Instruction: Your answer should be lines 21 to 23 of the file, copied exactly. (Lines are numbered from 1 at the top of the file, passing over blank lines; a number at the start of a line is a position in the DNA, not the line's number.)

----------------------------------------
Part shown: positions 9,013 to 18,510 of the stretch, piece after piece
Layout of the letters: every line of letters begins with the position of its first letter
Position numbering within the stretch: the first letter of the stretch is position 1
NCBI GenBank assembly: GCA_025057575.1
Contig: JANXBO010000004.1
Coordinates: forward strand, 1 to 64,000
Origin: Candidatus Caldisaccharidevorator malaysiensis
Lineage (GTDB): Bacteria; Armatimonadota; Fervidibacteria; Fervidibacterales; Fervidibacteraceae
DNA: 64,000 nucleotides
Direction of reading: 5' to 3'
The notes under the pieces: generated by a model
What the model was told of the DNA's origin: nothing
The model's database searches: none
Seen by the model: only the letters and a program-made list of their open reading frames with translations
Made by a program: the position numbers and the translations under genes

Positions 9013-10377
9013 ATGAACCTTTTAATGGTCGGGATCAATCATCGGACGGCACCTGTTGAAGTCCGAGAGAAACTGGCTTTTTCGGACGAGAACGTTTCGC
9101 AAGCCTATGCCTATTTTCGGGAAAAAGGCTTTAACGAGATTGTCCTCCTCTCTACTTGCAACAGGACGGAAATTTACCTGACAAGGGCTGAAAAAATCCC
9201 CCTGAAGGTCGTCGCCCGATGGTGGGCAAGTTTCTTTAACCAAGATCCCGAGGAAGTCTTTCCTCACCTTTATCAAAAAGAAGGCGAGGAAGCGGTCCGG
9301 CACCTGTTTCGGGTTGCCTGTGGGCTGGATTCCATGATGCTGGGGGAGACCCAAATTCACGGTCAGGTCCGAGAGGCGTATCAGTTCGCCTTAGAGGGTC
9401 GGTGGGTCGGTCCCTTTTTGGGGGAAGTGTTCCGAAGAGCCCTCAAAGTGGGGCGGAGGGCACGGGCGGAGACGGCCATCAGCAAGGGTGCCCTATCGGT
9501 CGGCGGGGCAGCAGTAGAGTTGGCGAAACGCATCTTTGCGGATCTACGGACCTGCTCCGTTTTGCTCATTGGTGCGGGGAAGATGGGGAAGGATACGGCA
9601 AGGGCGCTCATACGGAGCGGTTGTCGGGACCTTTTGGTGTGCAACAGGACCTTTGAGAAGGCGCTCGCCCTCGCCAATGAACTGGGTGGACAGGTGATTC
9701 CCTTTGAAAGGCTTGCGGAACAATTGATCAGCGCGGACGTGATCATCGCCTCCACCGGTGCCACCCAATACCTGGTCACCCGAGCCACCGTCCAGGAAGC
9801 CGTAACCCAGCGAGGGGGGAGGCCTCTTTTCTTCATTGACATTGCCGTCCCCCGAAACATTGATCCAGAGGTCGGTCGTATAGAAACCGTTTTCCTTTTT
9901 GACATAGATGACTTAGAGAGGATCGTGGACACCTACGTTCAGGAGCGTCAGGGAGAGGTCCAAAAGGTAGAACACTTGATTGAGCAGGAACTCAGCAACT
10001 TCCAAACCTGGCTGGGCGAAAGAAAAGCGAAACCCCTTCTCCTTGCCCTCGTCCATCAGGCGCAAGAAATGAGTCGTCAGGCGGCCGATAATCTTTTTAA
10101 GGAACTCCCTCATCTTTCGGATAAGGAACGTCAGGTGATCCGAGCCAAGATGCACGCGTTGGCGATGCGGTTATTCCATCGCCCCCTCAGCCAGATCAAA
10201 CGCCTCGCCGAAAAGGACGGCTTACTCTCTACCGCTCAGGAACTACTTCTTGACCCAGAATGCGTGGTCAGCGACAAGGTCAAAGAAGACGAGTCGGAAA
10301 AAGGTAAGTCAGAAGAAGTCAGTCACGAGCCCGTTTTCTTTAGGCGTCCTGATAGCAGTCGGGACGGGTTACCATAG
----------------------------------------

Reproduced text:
9401 GGTGGGTCGGTCCCTTTTTGGGGGAAGTGTTCCGAAGAGCCCTCAAAGTGGGGCGGAGGGCACGGGCGGAGACGGCCATCAGCAAGGGTGCCCTATCGGT
9501 CGGCGGGGCAGCAGTAGAGTTGGCGAAACGCATCTTTGCGGATCTACGGACCTGCTCCGTTTTGCTCATTGGTGCGGGGAAGATGGGGAAGGATACGGCA
9601 AGGGCGCTCATACGGAGCGGTTGTCGGGACCTTTTGGTGTGCAACAGGACCTTTGAGAAGGCGCTCGCCCTCGCCAATGAACTGGGTGGACAGGTGATTC